Originally written by Armand Corre in 1889, Crime in Creole Countries: Sketch of Criminal Ethnography establishes a natural history of crime as it has been observed in countries of old French tradition where racial divides are present and fueled by differences in tendencies, interests, and aptitudes, despite the apparent unitary formula of metropolitan assimilation. This firsthand account of the time in which the French colonies within the West Indies were transitioning from slavery to emancipation was originally intended for magistrates and doctors of the colonies, showing them under what conditions, and under what motives (those being sometimes obscured or concealed) the crimes under their appraisal occurred. Scholars of criminology, race studies, Francophone studies, and history will find this book particularly useful.
Stephen M. Marson is professor emeritus at the University of North Carolina at Pembroke.
Quentin Bouvier is PhD student at the University of North Carolina at Chapel Hill.
List of Tables
List of Figures
Chapter 1: General Evolution of Crime in the Creole Countries
Chapter 2: General Factors of Local Criminality
Chapter 3: Forms of Creole Crime Itself
Chapter 4: Forms of the Criminality of Importation or Indian
About the Translators
Crime in Creole Countries is a complex yet inviting work, made all the more so by the current social upheavel in the United States that is largely centerd on calls for racial and social justice. Significantly, any historical work needs to be understood within the social and cultural context of where (and when) it was written — and that is where Dr. Marson and Mr. Bouvier excel. The insights and commentary that they provide into early efforts at constructing a criminology of relevance are what make this book stand out from others that take an historical approach to the field.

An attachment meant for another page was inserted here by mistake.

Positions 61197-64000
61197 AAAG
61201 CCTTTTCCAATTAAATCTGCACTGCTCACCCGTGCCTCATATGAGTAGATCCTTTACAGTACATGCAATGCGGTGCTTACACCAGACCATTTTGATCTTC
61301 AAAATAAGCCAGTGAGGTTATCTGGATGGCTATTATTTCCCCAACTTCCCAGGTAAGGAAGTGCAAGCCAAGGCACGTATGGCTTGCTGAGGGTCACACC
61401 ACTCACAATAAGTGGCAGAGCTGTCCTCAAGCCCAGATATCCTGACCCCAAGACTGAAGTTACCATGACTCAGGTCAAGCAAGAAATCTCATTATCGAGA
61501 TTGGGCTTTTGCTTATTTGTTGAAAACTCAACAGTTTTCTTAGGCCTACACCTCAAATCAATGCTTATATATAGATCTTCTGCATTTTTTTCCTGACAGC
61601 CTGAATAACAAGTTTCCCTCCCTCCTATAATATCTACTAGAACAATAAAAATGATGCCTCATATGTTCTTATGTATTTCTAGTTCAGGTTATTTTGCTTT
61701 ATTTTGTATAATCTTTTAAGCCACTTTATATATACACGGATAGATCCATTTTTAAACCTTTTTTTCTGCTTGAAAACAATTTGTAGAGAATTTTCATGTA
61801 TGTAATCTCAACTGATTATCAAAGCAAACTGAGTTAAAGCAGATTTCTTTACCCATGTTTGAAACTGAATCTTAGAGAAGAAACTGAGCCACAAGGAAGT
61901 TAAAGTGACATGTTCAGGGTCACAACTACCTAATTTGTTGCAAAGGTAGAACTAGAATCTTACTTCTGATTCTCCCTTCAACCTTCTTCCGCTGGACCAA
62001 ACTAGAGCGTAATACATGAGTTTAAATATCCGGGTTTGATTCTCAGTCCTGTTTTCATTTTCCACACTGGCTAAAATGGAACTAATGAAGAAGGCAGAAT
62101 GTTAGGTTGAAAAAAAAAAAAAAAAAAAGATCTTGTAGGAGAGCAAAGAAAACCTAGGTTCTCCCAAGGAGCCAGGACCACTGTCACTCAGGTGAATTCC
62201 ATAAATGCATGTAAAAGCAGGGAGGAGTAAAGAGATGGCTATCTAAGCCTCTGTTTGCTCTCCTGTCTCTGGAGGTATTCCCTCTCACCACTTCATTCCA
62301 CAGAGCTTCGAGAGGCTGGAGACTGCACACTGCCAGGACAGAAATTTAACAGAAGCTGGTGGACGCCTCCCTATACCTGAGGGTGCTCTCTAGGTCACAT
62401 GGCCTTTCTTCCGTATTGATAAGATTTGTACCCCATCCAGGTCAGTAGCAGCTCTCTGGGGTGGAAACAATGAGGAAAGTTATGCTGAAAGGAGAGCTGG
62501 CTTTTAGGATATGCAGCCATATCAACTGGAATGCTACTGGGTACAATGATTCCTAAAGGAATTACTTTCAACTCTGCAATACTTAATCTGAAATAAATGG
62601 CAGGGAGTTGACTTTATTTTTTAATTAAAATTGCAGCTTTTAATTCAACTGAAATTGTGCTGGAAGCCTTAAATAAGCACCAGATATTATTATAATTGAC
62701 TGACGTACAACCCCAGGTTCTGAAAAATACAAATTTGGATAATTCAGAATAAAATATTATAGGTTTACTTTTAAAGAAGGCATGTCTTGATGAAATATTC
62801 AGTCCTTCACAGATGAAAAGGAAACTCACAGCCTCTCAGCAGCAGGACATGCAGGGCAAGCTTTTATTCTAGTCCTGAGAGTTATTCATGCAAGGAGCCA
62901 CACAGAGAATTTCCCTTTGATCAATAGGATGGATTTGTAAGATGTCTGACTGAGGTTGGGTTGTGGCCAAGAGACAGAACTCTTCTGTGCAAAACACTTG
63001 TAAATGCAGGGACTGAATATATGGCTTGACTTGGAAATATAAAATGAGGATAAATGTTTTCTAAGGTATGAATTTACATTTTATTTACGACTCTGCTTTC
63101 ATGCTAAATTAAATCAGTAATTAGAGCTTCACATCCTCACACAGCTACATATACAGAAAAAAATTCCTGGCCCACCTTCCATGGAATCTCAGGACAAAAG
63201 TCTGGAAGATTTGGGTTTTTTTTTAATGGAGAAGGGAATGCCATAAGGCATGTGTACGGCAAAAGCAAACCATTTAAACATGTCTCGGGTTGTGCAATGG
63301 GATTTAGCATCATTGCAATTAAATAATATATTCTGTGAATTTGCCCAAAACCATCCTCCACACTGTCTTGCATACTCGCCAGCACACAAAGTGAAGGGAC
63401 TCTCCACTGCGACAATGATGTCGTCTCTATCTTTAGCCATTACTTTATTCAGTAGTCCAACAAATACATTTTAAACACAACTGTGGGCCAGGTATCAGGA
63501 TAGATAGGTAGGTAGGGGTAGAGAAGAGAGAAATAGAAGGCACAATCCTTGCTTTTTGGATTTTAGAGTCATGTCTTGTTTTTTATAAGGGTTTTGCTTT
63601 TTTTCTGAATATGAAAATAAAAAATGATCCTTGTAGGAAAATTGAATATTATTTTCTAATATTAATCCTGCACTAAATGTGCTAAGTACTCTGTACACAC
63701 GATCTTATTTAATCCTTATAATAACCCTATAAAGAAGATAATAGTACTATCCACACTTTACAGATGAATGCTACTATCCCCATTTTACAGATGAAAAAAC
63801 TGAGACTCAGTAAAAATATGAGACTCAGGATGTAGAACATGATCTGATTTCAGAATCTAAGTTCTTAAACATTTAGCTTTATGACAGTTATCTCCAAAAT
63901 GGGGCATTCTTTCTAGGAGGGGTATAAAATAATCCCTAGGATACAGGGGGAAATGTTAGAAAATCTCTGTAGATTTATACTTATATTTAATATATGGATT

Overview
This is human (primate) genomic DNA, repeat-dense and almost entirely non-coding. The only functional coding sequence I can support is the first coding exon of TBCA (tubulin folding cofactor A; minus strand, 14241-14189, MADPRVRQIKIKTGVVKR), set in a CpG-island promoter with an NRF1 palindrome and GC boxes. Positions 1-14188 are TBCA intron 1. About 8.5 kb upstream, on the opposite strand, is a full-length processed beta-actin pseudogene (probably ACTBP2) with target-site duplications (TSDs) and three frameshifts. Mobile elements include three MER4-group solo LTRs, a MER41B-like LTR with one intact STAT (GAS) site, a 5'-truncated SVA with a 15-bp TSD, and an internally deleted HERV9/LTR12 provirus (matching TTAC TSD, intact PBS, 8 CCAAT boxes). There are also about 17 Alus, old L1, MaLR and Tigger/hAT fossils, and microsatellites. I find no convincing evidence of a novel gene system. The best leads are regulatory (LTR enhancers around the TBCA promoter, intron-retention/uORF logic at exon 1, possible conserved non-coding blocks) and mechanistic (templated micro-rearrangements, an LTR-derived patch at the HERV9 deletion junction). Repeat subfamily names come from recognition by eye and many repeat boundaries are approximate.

The work of A. Corre, originally published in 1889, offers to the researcher a unique snapshot of how crimes in the colonies were understood, represented, and explained by French officials sent to the colonies. It palliates to a certain extent to missing archives, by providing detailed statistics of crimes, which could be useful to researchers in Caribbean and Colonial Studies. More importantly, this translation of Corre’s book into English comes in a timely manner: it gives the opportunity for more scholars to decipher the historical construction of a biased and racist relational system between French citizens who, in theory, should have been equal before the law.